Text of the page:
More is better for flexibility and breathing, so don’t hold back when lubing up your wetsuit. The open cell is very flexible and will allow you to breath much easier on the surface. This suit will also compress, so it should only be used for freediving. If you use for SCUBA you’ll ruin your suit because it’ll never decompress. They can be expensive so shop around. I recommend Yamamoto 39 neoprene for durable and more affordable suits, or Yamamoto 45 for a custom fit, more warmth and greater flexibility. Definitely go with the Yamamoto 45 slick skin if you’re planning to compete.

Hood: It’ll keep you warmer, keeps the sun off you during long water sessions and covering your hair makes you much more hydrodynamic. If your wetsuit has open cell neoprene over the ears, you may need to burn a tiny hole to prevent a reverse ear squeeze. Just mark where your ears are, heat up a safety pin or a 16 penny nail with a lighter, and make a tiny hole at each ear and also at the top of the head to allow the air to escape. Heating up the pin will seal the hole to prevent further ripping, fraying or expansion of the hole.

Off the Rack: If you have an athletic build with a wider neck, OMER works great. If you have Shorter legs, SpearAmerica and Blue Tuna Spearfishing has a few good ones, so does Cressi (basically the same suit) if you have a slim neck, Nautilus mantis pro is a good one but definitely for slimmer necks (This suit choked me out). If you’re looking for top of the line off the rack slick skin competition spearfishing suit check out Blue tech. Great flexibility but fragile and expensive.

Custom: If you’re looking for a custom suit or planning to compete, check out: Oceaner (the official FII suit), Elios wetsuits, and polosub (just to name a few). These are all custom fit, high end suits. They will cost a lot, but will take your diving to the next level of comfort. After all this is your most important piece of equipment for freediving.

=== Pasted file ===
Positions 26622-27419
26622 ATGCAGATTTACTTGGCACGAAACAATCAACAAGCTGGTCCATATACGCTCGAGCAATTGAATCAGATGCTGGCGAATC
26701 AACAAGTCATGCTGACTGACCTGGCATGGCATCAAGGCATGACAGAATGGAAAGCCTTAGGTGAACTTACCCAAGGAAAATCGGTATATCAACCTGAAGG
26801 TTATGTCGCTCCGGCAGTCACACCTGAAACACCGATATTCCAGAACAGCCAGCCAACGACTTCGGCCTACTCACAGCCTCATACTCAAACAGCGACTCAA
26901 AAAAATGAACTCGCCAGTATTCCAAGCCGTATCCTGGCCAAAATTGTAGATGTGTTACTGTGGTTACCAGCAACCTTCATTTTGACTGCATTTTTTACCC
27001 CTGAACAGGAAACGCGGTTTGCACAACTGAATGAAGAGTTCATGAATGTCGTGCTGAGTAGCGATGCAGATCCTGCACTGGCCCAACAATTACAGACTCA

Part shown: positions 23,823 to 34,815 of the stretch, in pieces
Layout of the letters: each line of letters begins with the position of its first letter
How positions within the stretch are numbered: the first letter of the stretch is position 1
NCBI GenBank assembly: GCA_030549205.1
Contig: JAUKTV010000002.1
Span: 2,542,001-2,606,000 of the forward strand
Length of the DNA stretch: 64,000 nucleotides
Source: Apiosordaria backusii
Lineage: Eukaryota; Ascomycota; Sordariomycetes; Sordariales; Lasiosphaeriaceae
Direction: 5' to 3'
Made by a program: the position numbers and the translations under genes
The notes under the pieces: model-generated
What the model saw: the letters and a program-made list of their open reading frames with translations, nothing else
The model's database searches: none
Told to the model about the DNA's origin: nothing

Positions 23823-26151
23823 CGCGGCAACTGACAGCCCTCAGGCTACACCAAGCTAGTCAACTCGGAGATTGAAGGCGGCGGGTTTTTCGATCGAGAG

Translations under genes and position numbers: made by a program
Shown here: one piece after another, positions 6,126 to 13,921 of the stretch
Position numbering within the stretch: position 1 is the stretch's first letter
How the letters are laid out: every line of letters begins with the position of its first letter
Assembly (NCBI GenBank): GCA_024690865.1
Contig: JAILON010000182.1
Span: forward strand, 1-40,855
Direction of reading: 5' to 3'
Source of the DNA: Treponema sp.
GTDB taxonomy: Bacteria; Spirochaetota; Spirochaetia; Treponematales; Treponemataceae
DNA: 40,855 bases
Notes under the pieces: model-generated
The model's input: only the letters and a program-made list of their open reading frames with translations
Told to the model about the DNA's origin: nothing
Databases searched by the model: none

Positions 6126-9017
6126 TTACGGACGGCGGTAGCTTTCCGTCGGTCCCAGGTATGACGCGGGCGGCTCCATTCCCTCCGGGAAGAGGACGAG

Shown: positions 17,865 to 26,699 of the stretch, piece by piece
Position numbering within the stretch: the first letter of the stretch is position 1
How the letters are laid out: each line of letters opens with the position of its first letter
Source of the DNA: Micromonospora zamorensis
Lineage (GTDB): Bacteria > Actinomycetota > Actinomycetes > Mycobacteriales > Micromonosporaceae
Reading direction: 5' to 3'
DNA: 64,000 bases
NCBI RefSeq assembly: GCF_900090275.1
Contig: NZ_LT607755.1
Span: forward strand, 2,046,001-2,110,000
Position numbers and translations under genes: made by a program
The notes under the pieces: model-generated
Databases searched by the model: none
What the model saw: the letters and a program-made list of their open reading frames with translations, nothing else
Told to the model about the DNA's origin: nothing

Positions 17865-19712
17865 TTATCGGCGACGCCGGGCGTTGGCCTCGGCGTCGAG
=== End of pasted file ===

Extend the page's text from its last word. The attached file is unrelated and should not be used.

Prints: Most open celled neoprene suits you’ll find in shops, come in black or camo (camo is actually more common and sometimes cheaper… unless you go custom).
Remember, your wetsuit is your most important piece of equipment as a freediver (along with your mask), So even if you have to go custom, do it!
California waters, Santa Barbara to San Diego, you’re probably good with a 5mm for summer and 7mm for winter. If you tend to run hot, you may be able to get away with a 3mm and 5mm. North of Santa Barbara some might be able to sport a 5mm in the summer, but for me, it’s 7mm year round.


Choosing your fins: Now for the iconic symbol of freediving… long blade fins.

These fins are not made for power, but efficiency. One kick should send you flying. The whole point of a fin is to have a great recoil so the fin does most of the work and your leg just moves it.
To test the recoil of a fin: on land, hold at the foot pocket and bend the tip of the fin down toward the heal, then release. The quicker it snaps back the better.
Angle of the blade. No angle offers great energy transfer but will be hard on your ankles for surface finning. Blades with a large angle (above 22 deg) will promote a bicycle kick which is very inefficient. The Ideal angle is 22 deg. This offers you some comfort while surface finning but good transfer putting the fin back in line with your leg when it’s straight.

Length of the blade: Longer is NOT better! Your fin shouldn’t be longer than 80cm ( I like 74-78cm). The longer fins tend to create an “S” shape in the water, unless you’re really tall with a very wide kick cycle. If your fin makes an “S” shape, it stops the water from channeling away from the blade. Your fin should have a nice solid “C” curve for the best propulsion.

Plastic Fins:These are the least responsive of the 3 types of fins on the market and will require more work from your legs, causing more fatigue and decreased bottom times.
If you’re just getting into freediving and are not sure if you want to stick with it, then try it out with plastic fins. Just don’t spend more than 100-130 bucks on fins and foot pockets. Also If money is a concern, this isn’t a bad way to go. The plus side of having a set of plastic fins? You can alway use them for lobster diving or around the rocks or rocky beach entries, because you’re sure to scratch them. Then you can save your nice fiberglass or carbons for soft sand entries or boat dives.

Fiberglass fins: This is a huge step up from plastics. The response of the fin and the quality is night and day. These tend to be the choice of many Spearos due to the economic cost and durability (With foot pockets you can find them in a range from $225-$325ish)